While the paint is still wet, continue adding brushstrokes that mimic the shape of the flourish. Overlap colors, allow the paint to go streaky, it’s abstract so it doesn’t have to be perfect! And if it DOES have to be perfect, wait until it dries, scrape it off and start all over again!
As you continue to fill the space with brushstrokes be mindful of colors that will work well together. If you want to place 2 colors side by side that don’t mix well (red and green make brown) wait until one of them dries before painting the next color beside it. Continue filling the space as much as you please. I went for full coverage but you can have empty negative space if you’d like…
Allow the paint time to dry. If any areas are not covered well or are too transparent for your liking, apply another coat in those areas. Allow, again to dry.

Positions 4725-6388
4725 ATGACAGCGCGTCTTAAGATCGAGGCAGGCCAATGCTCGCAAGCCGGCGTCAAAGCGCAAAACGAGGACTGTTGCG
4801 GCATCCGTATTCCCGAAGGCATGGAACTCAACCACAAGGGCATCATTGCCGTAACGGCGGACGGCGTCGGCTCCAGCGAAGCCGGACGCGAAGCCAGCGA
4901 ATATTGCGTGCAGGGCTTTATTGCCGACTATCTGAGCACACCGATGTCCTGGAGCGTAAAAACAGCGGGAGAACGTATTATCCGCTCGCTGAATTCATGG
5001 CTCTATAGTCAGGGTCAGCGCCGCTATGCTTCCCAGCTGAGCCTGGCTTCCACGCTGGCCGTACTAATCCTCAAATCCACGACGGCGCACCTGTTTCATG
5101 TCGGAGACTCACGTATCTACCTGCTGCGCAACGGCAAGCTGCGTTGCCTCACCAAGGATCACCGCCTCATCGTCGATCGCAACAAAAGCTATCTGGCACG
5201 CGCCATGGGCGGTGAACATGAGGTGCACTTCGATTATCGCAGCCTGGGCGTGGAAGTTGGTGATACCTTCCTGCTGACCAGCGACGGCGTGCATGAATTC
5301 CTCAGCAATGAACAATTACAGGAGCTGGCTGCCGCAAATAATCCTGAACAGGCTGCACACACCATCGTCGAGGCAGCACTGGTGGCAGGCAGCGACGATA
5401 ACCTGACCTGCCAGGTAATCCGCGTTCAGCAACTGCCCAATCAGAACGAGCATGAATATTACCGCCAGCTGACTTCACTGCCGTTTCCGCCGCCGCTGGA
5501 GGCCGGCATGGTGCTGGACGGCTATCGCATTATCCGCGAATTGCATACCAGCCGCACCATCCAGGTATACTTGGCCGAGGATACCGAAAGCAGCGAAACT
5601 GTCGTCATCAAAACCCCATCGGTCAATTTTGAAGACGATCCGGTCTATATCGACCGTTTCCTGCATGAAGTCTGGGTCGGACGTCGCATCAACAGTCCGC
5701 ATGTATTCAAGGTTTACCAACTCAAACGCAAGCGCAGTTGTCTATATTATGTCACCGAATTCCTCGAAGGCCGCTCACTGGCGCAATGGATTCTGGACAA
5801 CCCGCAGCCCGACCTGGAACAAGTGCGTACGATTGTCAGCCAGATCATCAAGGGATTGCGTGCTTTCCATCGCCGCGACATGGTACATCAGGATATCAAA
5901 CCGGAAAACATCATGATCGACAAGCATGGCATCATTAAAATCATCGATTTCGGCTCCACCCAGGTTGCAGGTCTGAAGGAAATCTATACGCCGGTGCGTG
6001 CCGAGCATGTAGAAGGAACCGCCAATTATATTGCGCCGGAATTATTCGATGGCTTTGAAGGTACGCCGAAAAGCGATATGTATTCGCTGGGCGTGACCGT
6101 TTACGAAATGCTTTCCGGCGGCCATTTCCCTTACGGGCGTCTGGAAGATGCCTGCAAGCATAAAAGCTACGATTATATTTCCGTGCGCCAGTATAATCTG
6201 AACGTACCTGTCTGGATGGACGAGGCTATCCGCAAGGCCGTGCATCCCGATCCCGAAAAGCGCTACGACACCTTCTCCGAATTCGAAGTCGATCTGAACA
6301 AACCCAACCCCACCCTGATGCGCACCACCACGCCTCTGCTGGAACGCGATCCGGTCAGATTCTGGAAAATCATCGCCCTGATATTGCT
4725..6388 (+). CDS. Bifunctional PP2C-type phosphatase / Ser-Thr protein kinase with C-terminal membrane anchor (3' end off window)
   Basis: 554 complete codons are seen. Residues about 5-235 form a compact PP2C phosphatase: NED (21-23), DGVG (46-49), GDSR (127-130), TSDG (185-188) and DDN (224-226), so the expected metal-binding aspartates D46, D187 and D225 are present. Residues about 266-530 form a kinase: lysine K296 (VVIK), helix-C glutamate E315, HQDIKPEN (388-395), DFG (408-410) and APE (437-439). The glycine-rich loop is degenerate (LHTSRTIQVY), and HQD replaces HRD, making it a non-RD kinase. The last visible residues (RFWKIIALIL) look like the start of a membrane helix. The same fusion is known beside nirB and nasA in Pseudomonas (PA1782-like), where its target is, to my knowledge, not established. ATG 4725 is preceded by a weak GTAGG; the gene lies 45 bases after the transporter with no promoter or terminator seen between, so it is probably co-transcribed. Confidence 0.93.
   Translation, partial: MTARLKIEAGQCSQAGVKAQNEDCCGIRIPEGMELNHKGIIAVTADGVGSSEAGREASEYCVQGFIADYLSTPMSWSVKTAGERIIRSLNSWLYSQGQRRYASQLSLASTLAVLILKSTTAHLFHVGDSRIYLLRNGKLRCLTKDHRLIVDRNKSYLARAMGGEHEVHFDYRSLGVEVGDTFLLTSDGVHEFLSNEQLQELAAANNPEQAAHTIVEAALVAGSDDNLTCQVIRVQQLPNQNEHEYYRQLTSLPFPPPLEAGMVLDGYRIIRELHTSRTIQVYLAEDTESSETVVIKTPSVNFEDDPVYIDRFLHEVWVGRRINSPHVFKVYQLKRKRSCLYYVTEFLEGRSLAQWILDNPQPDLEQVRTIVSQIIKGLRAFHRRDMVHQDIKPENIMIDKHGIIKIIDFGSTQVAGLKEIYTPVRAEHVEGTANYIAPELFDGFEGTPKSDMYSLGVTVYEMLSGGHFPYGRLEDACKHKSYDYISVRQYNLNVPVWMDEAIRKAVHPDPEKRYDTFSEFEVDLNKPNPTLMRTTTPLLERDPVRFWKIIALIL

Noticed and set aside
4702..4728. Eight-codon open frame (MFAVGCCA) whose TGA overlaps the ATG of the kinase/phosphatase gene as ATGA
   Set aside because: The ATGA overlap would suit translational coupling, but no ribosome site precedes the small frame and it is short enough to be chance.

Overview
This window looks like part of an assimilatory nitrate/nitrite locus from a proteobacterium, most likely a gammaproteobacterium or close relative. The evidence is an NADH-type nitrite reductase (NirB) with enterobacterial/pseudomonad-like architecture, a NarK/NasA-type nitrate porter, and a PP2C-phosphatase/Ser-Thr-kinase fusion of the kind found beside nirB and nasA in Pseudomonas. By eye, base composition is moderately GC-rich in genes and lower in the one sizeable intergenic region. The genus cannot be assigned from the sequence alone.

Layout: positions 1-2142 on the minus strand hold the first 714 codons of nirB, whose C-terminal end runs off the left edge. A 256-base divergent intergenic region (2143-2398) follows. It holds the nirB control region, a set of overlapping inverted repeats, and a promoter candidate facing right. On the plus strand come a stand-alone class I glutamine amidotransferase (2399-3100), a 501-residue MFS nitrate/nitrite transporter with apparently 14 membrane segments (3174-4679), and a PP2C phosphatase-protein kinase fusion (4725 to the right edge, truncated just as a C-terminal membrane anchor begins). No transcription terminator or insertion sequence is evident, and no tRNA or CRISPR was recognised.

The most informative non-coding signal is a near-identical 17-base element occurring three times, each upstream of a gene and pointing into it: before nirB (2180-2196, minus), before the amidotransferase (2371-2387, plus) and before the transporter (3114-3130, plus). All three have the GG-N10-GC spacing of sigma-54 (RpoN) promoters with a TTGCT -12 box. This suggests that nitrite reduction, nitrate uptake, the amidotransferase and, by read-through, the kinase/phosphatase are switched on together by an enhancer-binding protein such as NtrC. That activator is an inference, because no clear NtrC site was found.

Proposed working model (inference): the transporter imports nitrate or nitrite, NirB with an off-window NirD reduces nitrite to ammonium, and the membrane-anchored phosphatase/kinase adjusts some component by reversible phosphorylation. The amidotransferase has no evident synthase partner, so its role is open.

Framing Your Glass Abstract Art
Once you’re sure that your paint is mostly dry you’re ready to pop the glass back into its frame!
Place the glass unpainted side down on a piece of white cardstock and trace around it and cut it out. Place the paper on the back (painted) side of the art and carefully pop the glass and paper into the frame.
Note * Alternatives (among many) for cardstock include a thinner white paper + cardboard, posterboard, mat board, foam core…
Once framed use the glass scraper to remove any paint that managed to dry on the front of the glass.
(optional) Trace the gold designs on the top side of the framed glass. These shapes don’t have to match up perfectly, even offset you get a fun 3D pop with the extra layer of paint.
Note * My paintings are hung in my office where the only cleaning they will need is a dusting here and there. If you’re hanging these someplace they might get dirty, I’d suggest sealing with polyurethane so the paint won’t be removed with household cleaners. The gold IS difficult to remove once fully dry, but I imagine over time it would create a less than desirable look.